Yom Kippur is the culminating day of this introspective period. It is the Day of Atonement, and we pray all day long, asking for forgiveness and rekindling our connection to our community and to God. The final service, just before sunset, refers to the closing of the gates – the gates of repentance. The gates are actually open all year and anyone can and should repent any time they deem it necessary.
We are also commanded not to indulge in any pleasures of the body – no eating or drinking, no bathing, no wearing of perfume or makeup, no sexual behavior – so that we can focus more completely on our souls without being distracted by the body.
The notion of the scapegoat originates in the set of commandments around Yom Kippur. People would symbolically load up a chosen goat with all the sins of the community and ceremonially send it away into the wilderness.
Of this entire 40-day period, only Yom Kippur is commanded specifically and by name in the Bible. Rosh Hashanah is simply noted as the first of the year, the day of remembrance and the day of blowing the shofar, but it is not mentioned by name and no restrictions or description of its holy nature are given.
Yom Kippur (the Day of Atonement), on the other hand, is described in elaborate detail in the Bible. The High Priest, Aaron at that point, prepared himself for three days, atoning for his own sins and for those of his family so that he could represent all of the Children of Israel without blemishing them by his own personal imperfections.
To this day, many clergy feel the same. “Who am I to lead a whole congregation back to the path,” we ask ourselves, “back to serving God and fulfilling God’s will? I am as prone to error as anybody else. I have many failings of my own.” There is even a prayer that the clergy reads at the beginning of the holiday, coming before God in all humility to ask that this community be taken seriously, that they be forgiven, that their sins do not hold back any forgiveness that God would otherwise grant to the entire congregation.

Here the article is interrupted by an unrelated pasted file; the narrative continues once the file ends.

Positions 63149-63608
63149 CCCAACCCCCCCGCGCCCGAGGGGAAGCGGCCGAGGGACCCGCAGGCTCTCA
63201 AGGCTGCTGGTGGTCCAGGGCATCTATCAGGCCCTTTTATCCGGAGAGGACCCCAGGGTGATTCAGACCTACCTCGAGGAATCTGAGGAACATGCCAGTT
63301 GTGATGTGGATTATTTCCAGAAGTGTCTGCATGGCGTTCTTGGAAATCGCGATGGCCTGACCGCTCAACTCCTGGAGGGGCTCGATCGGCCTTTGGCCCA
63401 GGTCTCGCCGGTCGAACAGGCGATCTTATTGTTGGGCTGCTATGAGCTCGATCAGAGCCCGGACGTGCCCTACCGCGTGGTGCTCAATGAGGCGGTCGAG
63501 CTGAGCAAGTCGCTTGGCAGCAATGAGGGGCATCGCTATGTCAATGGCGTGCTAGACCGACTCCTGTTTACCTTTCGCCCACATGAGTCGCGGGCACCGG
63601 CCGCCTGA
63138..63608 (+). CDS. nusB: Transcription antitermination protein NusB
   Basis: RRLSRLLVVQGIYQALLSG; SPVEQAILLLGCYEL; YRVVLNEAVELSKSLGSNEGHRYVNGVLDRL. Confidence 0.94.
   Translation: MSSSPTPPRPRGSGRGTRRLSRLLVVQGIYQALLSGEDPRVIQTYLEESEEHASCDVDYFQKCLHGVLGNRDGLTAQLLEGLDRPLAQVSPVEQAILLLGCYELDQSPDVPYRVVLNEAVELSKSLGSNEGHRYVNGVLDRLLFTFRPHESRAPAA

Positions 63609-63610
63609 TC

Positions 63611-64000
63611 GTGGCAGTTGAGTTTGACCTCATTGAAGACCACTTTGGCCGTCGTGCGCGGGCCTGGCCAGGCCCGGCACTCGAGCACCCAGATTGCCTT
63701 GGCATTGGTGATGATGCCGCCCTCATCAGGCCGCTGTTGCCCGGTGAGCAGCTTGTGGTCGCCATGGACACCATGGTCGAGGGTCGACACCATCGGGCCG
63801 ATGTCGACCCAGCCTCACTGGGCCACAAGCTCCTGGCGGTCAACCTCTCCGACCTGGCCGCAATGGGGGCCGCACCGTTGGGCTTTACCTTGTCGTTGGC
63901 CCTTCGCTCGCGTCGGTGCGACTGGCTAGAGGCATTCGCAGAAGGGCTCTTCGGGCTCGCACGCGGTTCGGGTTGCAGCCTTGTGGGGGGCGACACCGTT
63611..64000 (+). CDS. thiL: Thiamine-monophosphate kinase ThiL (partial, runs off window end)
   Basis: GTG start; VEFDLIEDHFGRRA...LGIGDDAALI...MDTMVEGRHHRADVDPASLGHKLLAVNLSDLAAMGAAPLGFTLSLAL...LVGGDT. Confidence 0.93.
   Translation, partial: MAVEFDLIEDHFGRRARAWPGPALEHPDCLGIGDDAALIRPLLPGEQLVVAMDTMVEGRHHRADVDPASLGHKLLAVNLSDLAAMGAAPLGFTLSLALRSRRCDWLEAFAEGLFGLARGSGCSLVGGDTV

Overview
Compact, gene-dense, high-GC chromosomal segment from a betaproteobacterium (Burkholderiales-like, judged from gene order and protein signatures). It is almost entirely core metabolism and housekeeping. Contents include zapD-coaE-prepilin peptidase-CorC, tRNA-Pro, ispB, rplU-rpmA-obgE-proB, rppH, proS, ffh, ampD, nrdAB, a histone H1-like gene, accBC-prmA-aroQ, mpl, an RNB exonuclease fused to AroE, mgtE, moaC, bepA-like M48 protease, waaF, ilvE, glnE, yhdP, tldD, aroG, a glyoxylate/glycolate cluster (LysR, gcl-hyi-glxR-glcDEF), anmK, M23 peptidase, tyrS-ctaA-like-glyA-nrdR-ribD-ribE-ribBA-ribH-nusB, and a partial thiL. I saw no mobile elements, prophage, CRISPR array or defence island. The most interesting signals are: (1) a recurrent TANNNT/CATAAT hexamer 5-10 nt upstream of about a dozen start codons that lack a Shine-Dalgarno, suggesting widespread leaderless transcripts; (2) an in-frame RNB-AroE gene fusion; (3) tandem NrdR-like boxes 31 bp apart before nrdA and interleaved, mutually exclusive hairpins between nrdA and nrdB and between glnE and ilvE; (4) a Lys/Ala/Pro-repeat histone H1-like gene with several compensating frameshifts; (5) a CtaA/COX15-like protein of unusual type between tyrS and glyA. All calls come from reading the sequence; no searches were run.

One thing we are told very definitively is that Yom Kippur atones only for those sins between a person and God. For the wrongs that one person does to another, Yom Kippur does not atone until that person has gone through an interpersonal repentance process, which consists of recognizing the wrong that you have done, apologizing directly to the person you have wronged, making it right to the extent possible (replacing the item that you broke, for instance), and then – most important of all – you refrain from doing it again because you have now repented and truly changed your ways. Only after you have made things whole with the other person will God forgive you on Yom Kippur.
And now, with a light heart and a sense of having regained your footing on the path, you go off with family or friends to break the fast and celebrate the conclusion of this sacred season!
Rabbi Gail Fisher is a member of the Washington Board of Rabbis, Union of Jewish Universalist Clergy. As a volunteer, she regularly leads services at Goodwin House Alexandria.
About the Diversity, Equality and Inclusion (DEI) Committee: We are a group of staff and residents who together serve a mission to educate, embrace and empower a workplace of diversity, equality and inclusion. Our vision is to seek open and honest communication and collaboration that will inform and celebrate the cultural, ethnic and sexual orientation of all members of our staff without bias.
Questions or comments? Please contact us firstname.lastname@example.org.